The Most Dangerous Game (film)

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Fay Wray as Eve Trowbridge and Joel McCrea as Bob Rainsford

The Most Dangerous Game is a 1932 film about an insane hunter who arranges for a ship to be wrecked on an island where he can indulge in some sort of hunting and killing of the passengers.

Directed by Irving Pichel. Written by James Ashmore Creelman, based on the short story by Richard Connell.

Count Zaroff[edit]

  • God made some men kings, some beggars. Me, He made a hunter. My hand was made for the trigger.
  • Here on my island, I hunt the most dangerous game.
  • We'll have capital sport together I hope.

Bob Rainsford[edit]

  • This world's divided into two kinds of people: the hunter and the hunted. Luckily I'm the hunter. Nothing can change that.


Captain: The channel's here on the chart, all right, and so are the marking lights.
First mate: Then what's wrong with them?
Captain: Those lights don't seem to be in just the right place. They're both a bit out of position according to this.
First mate: Two light buoys means a safe channel between the world over!
Captain: "Safe between the world over" doesn't go in these waters.

'Doc' - Passenger on Yacht: I was thinking of the inconsistency of civilization. The beast of the jungle, killing just for his existence, is called savage. The man, killing just for sport, is called civilized. It's a bit inconsistent, isn't it?
Bob Rainsford: Now just a minute. What makes you think it isn't just as much sport for the animal as it is for the man. Now take that fellow, for instance. There never was a time when he couldn't have gotten away, but he didn't want to. He got interested in hunting me. He didn't hate me for stalking him anymore than I hated him for trying to charge me. As a matter of fact, we admired each other.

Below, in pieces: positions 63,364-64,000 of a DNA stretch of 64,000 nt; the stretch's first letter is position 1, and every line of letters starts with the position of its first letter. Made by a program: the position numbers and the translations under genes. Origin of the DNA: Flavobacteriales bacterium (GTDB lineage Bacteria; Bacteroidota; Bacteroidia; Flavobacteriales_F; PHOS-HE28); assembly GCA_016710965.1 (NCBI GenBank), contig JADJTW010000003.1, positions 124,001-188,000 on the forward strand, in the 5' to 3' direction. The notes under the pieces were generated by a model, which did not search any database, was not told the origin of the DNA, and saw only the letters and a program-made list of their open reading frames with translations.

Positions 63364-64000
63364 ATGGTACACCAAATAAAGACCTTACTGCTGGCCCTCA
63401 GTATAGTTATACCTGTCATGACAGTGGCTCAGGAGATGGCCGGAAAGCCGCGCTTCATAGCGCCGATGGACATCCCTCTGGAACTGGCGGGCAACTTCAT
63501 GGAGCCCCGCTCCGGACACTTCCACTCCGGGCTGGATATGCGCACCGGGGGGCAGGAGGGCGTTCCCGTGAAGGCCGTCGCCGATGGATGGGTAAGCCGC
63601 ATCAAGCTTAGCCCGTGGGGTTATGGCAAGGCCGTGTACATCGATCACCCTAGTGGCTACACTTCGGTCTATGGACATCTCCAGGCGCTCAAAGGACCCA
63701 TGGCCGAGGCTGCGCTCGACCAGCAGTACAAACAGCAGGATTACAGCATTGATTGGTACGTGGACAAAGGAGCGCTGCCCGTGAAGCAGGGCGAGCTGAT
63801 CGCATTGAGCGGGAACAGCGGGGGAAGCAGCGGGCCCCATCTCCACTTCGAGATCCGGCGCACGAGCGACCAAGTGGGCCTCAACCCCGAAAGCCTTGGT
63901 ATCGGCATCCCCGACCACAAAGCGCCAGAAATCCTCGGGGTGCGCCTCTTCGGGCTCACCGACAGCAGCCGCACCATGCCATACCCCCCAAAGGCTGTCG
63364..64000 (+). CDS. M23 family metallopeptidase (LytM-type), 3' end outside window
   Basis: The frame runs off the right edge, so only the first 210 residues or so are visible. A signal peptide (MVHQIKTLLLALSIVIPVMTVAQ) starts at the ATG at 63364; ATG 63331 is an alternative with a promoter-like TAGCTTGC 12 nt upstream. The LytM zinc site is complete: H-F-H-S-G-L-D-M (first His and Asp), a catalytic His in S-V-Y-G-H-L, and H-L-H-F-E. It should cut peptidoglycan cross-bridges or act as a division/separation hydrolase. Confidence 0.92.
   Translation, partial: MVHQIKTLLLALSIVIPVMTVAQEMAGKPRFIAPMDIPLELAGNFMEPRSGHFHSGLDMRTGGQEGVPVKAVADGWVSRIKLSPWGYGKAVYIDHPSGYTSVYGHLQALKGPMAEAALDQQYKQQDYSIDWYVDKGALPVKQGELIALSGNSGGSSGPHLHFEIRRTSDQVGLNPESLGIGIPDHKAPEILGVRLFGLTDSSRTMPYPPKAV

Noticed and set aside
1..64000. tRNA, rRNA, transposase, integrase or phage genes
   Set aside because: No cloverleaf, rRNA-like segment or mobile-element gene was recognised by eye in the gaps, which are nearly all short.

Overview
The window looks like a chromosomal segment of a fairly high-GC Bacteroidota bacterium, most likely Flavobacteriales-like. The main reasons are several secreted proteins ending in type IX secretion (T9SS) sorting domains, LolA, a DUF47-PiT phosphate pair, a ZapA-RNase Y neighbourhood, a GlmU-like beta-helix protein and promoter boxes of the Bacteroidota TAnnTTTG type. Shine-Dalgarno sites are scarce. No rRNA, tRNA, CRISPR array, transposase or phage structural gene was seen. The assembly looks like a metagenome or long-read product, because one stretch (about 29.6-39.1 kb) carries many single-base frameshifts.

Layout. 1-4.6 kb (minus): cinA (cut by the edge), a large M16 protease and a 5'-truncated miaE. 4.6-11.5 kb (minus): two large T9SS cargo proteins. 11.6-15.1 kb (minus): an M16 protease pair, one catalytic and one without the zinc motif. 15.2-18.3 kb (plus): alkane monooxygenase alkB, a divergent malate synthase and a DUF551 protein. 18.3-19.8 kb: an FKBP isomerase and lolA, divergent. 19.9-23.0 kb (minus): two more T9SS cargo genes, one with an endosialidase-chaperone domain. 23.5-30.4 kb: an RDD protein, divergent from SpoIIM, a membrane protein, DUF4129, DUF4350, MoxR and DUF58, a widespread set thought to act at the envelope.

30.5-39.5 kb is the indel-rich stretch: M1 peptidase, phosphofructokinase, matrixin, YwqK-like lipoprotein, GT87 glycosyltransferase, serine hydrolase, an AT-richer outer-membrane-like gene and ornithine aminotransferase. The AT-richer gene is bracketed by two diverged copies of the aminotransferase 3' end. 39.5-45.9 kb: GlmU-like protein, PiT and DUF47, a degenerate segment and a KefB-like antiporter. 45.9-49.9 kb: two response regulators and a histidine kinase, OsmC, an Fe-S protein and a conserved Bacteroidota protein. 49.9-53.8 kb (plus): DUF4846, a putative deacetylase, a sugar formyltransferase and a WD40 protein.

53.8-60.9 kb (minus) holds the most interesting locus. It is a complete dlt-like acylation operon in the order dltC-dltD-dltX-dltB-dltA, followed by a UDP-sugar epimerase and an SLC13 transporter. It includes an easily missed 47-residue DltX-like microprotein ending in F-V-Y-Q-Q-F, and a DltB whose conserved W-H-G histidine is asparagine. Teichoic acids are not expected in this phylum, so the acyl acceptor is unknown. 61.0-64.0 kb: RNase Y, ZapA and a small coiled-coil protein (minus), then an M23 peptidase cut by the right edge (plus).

'Doc' - Passenger on Yacht: Perhaps, but would you change places with the tiger?
Bob Rainsford: Well, not now.

Eve Trowbridge: Oh Martin, turn in early, please.
Martin Trowbridge: Don't worry. The Count will take care of me.
Count Zaroff: Indeed I shall.

Count Zaroff: He talks of wine and women as a prelude to the hunt. We barbarians know that it is after the chase - and then only - that man revels.
Bob Rainsford: It does seem a bit like cocktails before breakfast.
Count Zaroff: Of course, yes. You know the saying of the Ugandi chieftains: 'Hunt first the enemy, then the woman.'
Bob Rainsford: That's the savages' idea everywhere.
Count Zaroff: It is the natural instinct. The blood is quickened by the kill. One passion builds upon another. Kill, then love! When you have known that, you have known ecstasy.


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